Taylor Thompinks Natural Hair Portrait
When shooting for a brand, consistency is important so I used studio lighting. I usually use natural light so this was welcome change. The key light (main light source) was located on the right side of the model and I used a white board on the right side as a bounce fill.
My current studio space does not have enough ceiling height to achieve the look that I wanted so instead of having the model stand I asked her to sit on a small step stool. Like one of those kitchen step stools for small people to get stuff from the top shelf. Conditions will never be “perfect” so you have to get comfortable solving problems on the fly. The step stool tweak put the model at the perfect height to get the look that was in my head.
Conditions will never be “perfect” so you have to get comfortable solving problems on the fly.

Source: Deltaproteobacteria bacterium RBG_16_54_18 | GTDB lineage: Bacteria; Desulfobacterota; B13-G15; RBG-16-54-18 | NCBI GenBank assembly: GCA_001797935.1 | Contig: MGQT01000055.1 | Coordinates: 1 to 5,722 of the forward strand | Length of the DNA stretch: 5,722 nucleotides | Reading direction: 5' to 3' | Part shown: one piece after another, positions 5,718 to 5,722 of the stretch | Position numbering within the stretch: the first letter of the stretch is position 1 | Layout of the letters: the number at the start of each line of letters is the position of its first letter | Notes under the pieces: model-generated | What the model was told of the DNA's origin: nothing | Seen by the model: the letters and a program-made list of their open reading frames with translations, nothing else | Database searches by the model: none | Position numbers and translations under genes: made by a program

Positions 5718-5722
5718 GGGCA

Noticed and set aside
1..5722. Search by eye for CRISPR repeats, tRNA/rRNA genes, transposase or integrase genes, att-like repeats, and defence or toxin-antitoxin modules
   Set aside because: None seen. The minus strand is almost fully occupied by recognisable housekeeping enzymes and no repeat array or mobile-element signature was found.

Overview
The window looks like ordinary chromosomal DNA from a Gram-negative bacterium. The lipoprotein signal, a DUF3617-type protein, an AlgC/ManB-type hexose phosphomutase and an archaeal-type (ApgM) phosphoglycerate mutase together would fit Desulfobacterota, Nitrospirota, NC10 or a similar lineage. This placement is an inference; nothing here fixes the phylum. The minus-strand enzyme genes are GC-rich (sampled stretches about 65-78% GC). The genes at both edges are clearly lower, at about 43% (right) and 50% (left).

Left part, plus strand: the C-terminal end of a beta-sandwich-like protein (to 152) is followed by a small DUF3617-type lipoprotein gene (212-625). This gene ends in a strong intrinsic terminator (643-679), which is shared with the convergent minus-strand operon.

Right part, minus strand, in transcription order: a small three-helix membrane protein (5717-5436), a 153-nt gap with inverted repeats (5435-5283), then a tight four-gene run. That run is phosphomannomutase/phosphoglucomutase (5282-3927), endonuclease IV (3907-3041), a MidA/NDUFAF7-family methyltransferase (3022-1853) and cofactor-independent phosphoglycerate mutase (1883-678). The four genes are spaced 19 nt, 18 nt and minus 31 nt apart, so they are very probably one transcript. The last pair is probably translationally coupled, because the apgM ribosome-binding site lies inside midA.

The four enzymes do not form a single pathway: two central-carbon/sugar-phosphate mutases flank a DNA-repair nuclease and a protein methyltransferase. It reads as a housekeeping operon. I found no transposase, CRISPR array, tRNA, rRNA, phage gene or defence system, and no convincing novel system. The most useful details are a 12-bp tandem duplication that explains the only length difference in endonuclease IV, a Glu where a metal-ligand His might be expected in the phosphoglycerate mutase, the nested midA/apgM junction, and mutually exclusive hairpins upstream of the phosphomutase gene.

The back drop is a white wall but I wanted it to be grey. You can achieve this by making sure that no light hits the backdrop. The subject has to be far enough away from the backdrop so that the key light does not affect the tone of the backdrop. The angle of the key light is also important. This is why I like to shoot with the light high up so I can tilt it downward. A grid also helps with controlling the direction of the light.
I was super excited to switch things up and use my brand new AlienBees Digibee flash unit with a Giant Octabox and grid.
I used a Nikon D750 with my Nikon 135mm f/2.8 set on f/4.0, 1/160 sec, ISO 200. The 135 is manual focus but once you master focusing correctly the lens becomes one of the best portrait lenses ever made. An exaggeration? Probably, but I really love this lens!
Hair by Chicara Johnson.
Makeup by Jamaya Moore
Rants & Tangents
The article is a little technical but it is worth the read even if you don’t understand the numbers.
Photographic technology was never designed for black people so we have to get creative. We have to step out of the norm and develop our own methods so we can get the best results.
I even think about traditional painting and how you don’t see many black people. I imagine that the pigments used in oil paints are formulated for lighter toned people. The paint techniques are different as well.
The current situation does not have to be a bad thing. This only means that the door is wide open for innovation.
Taylor Thompkins Natural Hair Portrait